Differences in Audio Quality in YouTube Videos

As mentioned in my previous post the audio quality perceived in each of the clips composited in my third artefact differ to a large extent. There are two main audio codecs at work here, they are ‘MPEG AAC Audio’ (mp4a) and ‘Vorbis Audio’ (vorb).

MPEG AAC Audio is the successor to the MP3 format and allows for higher quality compression at lower bitrates (Brandenburg, 1999). Due to patent holders of the MPEG format encoders insisting on royalties and other payments for use of their encoders (Robertson, 1998) open source companies began developing their own encoders that would be free for use by all. Vorbis has emerged from one of these projects and now allows pieces of work to be compressed and more widely distributed through platforms such as YouTube. This is where we see that through official music channels on video sharing platforms mp4a is the codec used and unofficial videos often use vorb.

its-christmas-waveform

When looking at the waveform for the audio of my artefact you can clearly see drops in loudness levels from around 0:32 to 0:36 and 0:39 to 0:42. All three of the songs that were playing at these points were encoded using MPEG AAC Audio. As there were other songs using mp4a that did not drop in loudness we cannot assume that this codec is the cause. However no settings were changed when importing each of the video files from YouTube into Blender so there must either be these significant differences in sound level in the source videos themselves or during the download or importing of the video files some sound level change was automatically made. As Muldoon (2015) points out different video uploaders set their peak levels to different dBFS. There is a range of standards used from -12dBFS to 0dBFS. Muldoon states that YouTube are looking at normalising music videos across the board to account for these different audio levels but it appears that change has not materialised yet. For now when compositing multiple videos the audio will have to be checked and normalised individually to ensure a continuous loudness level throughout.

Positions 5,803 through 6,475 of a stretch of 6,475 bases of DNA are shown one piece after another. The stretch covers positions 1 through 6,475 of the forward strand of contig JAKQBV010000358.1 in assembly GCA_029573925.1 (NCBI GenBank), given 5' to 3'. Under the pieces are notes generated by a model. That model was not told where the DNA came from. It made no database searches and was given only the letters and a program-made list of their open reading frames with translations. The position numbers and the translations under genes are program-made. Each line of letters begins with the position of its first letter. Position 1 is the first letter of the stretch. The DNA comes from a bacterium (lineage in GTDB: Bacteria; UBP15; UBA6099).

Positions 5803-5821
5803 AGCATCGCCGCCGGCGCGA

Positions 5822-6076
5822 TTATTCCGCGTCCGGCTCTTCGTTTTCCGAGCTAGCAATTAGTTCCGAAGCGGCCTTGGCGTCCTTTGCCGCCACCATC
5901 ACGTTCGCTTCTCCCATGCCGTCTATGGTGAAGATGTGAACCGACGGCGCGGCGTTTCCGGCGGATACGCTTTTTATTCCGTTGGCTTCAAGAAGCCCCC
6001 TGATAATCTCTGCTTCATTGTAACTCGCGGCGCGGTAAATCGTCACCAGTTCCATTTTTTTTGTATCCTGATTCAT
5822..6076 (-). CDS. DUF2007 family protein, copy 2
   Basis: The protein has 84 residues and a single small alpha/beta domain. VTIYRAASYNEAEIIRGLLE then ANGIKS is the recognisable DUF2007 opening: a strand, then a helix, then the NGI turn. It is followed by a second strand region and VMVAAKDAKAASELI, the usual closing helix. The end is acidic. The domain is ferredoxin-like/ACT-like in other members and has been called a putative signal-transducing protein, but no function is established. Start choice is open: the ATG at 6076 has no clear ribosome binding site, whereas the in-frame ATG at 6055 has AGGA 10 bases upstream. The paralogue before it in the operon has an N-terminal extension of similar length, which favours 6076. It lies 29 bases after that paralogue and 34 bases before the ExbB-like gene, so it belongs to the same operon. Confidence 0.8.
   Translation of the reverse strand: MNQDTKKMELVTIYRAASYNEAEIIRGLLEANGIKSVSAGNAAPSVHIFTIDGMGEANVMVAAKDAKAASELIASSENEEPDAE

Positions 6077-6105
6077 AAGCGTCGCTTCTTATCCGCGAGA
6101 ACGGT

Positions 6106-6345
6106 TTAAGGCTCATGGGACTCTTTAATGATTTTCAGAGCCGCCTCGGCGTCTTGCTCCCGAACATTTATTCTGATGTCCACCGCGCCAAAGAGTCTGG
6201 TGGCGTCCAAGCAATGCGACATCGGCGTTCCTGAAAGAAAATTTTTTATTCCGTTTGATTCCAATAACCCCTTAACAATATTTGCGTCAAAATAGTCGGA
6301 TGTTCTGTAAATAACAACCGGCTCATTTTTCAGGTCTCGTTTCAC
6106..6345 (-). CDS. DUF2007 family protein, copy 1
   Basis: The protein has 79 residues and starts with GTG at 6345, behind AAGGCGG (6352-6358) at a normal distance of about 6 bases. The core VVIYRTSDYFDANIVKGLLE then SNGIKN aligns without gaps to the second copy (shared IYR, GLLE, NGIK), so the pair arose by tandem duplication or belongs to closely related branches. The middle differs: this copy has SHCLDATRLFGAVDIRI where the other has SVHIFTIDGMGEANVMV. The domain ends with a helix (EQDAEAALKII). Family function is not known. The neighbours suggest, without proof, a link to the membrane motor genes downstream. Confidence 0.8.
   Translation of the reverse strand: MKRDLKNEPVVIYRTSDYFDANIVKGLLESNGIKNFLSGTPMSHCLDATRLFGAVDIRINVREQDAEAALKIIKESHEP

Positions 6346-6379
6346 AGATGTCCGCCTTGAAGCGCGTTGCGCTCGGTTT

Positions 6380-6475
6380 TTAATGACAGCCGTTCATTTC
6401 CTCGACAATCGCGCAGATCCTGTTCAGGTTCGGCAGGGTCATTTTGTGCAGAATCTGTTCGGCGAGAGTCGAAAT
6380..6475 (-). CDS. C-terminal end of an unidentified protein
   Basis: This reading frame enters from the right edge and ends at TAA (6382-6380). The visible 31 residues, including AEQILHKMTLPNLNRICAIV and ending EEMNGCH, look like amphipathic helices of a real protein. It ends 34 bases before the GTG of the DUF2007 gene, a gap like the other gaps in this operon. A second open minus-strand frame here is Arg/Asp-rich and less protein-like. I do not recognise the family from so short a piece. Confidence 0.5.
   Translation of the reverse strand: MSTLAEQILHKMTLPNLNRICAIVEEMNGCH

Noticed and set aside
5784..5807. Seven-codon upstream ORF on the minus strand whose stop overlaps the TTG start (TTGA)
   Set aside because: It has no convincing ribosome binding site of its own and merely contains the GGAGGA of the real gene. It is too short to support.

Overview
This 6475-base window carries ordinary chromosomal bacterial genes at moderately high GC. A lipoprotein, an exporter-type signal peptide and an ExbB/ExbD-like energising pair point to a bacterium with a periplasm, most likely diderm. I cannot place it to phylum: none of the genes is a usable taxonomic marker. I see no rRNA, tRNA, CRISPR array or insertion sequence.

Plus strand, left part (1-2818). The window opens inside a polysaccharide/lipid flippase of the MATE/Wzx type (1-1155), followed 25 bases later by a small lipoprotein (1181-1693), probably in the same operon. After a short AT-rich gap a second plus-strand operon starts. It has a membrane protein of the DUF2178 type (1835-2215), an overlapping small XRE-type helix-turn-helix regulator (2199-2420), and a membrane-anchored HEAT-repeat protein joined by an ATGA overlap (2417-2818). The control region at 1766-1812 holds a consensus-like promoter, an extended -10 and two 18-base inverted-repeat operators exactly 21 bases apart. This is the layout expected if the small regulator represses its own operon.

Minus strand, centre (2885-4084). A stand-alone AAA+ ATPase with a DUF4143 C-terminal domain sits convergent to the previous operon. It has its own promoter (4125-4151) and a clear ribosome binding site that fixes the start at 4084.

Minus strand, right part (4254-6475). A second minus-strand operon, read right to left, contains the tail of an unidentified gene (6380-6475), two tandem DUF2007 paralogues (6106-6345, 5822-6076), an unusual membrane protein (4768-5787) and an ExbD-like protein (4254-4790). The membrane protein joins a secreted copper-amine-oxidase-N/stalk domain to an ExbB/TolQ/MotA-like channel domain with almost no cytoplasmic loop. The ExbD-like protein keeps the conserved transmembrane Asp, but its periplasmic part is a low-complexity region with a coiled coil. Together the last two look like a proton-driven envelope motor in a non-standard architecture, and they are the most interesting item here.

References

Brandenburg, K. (1999) MP3 and AAC Explained. Paper presented at AES 17th International Conference on High Quality Audio Coding. Retrieved from https://www.iis.fraunhofer.de/content/dam/iis/de/doc/ame/conference/AES-17-Conference_mp3-and-AAC-explained_AES17.pdf

Robertson, M. (1998) Fraunhofer Lowers Patent Boom On MP3 Software Developers. Retrieved 13 December, 2016, from https://web.archive.org/web/20000816002547/http://www.mp3.com/news/095.html

Muldoon, K. (2015, 24 April) The Right Audio Levels for YouTube. [Weblog]. Retrieved from http://www.kevinmuldoon.com/audio-levels-youtube/

Xiph (2016) About Xiph. Retrieved 13 December, 2016, from https://www.xiph.org/about/

 

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